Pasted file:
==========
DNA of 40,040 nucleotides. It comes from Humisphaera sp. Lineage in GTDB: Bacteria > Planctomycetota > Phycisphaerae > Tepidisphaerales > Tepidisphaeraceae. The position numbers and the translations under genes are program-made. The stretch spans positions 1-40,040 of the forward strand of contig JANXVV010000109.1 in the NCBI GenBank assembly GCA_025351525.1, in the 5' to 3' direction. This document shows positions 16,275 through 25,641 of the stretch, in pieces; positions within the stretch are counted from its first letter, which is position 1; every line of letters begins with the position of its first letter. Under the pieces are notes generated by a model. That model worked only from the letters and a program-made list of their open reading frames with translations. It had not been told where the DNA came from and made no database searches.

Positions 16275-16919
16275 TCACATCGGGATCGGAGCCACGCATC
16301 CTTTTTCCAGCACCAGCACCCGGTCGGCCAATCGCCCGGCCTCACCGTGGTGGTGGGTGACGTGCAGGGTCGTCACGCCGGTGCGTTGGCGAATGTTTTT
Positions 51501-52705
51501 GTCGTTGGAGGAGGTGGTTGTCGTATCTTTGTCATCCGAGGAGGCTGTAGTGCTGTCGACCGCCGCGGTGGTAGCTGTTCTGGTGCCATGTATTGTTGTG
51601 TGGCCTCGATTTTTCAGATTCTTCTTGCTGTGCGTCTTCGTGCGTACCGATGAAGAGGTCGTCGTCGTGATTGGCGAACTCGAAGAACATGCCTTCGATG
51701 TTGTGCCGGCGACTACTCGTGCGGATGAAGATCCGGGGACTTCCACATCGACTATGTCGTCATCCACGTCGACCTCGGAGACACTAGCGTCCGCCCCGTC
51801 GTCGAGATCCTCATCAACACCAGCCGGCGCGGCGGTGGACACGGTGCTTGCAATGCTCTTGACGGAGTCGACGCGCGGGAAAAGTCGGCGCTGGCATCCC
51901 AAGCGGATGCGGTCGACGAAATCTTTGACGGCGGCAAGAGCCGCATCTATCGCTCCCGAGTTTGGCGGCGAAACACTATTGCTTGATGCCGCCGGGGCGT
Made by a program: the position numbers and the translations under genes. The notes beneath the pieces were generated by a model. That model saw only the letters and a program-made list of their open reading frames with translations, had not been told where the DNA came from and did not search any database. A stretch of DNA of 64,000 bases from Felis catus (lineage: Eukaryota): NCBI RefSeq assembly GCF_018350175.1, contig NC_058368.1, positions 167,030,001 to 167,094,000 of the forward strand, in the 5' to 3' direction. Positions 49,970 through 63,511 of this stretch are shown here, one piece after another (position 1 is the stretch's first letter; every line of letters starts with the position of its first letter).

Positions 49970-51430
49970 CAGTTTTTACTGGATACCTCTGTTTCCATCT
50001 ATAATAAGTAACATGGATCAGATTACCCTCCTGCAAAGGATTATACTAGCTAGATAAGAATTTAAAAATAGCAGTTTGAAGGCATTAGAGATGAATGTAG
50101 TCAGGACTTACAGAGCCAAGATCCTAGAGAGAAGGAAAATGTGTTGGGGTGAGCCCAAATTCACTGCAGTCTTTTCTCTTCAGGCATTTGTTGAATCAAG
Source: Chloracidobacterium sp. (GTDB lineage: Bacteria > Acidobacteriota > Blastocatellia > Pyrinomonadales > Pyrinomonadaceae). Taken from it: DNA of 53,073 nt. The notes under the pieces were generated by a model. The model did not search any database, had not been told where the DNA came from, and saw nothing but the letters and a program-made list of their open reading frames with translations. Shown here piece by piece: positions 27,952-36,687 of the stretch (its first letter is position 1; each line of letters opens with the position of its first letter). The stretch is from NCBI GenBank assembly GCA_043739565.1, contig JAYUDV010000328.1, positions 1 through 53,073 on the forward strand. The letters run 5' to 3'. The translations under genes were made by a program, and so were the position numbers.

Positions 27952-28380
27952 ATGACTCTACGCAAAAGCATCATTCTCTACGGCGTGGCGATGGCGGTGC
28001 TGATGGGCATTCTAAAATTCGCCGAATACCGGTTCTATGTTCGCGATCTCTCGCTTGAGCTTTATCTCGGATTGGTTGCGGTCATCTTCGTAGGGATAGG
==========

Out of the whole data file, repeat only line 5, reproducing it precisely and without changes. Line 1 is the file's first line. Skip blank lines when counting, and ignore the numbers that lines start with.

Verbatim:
Positions 51501-52705